Eighth Graders Visit The Cathedral Church of St. John the Divine

The eighth grade visited The Cathedral Church of St. John the Divine last Thursday, December 13.

Accompanied by their homeroom teachers, Mr. Clements and Mr. St. Clair, the boys took the M96 bus to the cathedral and paused on the street to take in the gothic structure amid a light dusting of snow.  Mr. Clements explained that the cathedral was built stone on stone, without any steel beams.  Before entering the cathedral, Mr. Clements pointed out the crockets (buds on top of the spires) and described some of the themes contained in the imagery on the front doors and facade.  The boys enjoyed looking closely at the figures carved into the stone and were excited to show each other the details they had discovered.

Once inside, Mr. Clements shared some of the history of The Cathedral Church of St. John the Divine, often nicknamed “St. John the Unfinished.”  In 1891 George Heins & Christopher Grant LaFarge, who also designed the New York City subway stations, were commissioned to build the structure.  Romanesque in style, an example of their design can be found in the crossing section of the building, where round arches were used rather than pointed arches, regularly found in Gothic architecture.  Mr. Clements pointed out the vaulted dome inside the crossing that was built by the Guastavino brothers.  He also told the boys that the Romanesque columns were constructed from Vinalhaven granite, which was transported to New York from Maine on custom-built barges.  Vinalhaven granite was also used for the base of the Brooklyn Bridge and in the Washington Monument structure.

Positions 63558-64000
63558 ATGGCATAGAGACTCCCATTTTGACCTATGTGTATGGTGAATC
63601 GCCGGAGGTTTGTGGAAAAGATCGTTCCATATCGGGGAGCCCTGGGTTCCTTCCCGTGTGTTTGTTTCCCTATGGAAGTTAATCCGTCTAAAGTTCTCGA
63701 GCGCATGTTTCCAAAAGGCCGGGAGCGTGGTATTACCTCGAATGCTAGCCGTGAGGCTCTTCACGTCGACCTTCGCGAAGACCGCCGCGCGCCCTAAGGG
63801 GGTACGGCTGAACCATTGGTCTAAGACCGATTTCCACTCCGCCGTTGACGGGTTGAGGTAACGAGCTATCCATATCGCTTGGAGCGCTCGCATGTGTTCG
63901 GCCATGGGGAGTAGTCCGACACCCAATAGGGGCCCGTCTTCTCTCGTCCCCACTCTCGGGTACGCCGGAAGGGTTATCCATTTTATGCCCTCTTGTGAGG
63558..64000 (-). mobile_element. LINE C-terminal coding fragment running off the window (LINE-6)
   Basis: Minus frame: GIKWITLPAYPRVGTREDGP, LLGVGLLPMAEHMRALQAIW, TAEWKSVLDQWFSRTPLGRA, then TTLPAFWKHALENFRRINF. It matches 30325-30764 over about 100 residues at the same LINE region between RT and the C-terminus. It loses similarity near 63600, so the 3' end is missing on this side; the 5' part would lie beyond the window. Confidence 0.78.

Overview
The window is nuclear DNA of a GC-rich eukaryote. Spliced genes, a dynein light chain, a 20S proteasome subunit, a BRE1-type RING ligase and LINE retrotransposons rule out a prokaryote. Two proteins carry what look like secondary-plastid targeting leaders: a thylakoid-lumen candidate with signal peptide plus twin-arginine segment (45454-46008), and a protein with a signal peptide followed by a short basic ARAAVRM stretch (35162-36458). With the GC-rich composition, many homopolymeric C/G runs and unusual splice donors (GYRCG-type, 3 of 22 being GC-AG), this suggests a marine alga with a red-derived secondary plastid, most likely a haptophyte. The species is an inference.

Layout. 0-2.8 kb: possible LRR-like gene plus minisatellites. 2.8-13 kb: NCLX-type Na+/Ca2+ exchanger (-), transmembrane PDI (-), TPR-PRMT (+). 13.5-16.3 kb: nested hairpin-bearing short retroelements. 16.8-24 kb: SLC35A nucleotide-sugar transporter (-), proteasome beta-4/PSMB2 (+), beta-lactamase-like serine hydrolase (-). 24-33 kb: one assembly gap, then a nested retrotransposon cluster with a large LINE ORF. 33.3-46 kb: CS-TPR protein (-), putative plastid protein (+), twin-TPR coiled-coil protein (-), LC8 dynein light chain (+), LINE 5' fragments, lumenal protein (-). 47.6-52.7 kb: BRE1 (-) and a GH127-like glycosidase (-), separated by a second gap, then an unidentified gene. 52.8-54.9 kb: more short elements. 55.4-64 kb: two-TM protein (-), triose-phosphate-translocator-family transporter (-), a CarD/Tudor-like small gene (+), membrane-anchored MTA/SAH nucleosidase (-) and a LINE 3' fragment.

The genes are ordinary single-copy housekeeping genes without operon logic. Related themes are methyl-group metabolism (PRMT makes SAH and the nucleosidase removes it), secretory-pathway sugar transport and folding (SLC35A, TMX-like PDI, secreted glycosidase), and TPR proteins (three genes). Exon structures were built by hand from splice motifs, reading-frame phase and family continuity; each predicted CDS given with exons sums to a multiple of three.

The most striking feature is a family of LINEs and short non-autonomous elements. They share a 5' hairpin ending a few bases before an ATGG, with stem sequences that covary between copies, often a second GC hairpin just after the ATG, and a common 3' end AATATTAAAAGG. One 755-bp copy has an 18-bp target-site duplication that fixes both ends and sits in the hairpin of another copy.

Mr. Clements explained that after the death of Mr. Heins, a new architect was hired to take over the design of the cathedral.  Ralph Adams Cram brought the neo-Gothic style to the structure.  The full length of the Cathedral (601 feet long) was completed on November 30, 1941.  One week later Pearl Harbor was attacked, and the construction came to a halt.  Mr. Clements explained other circumstances that affected the construction through the 1990s and again in 2001.  Even in its unfinished state, the boys marveled at the impressive structure.

Near the end of the trip everyone had time to explore the chapels surrounding the altar.  Some boys found the figures of Martin Luther King, Jr., Mahatma Gandhi, Susan B. Anthony, and Albert Einstein, while others discussed whether the circumference of the largest rosary window was indeed the same length as the distance between the floor and the ceiling (124 feet).  Others talked about how different the bronze doors looked inside of the cathedral versus outside, and a few lucky boys even had the chance to briefly FaceTime with Mr. White over Mr. Clements’ shoulder.  The boys had a wonderful morning exploring one of the iconic buildings of New York City.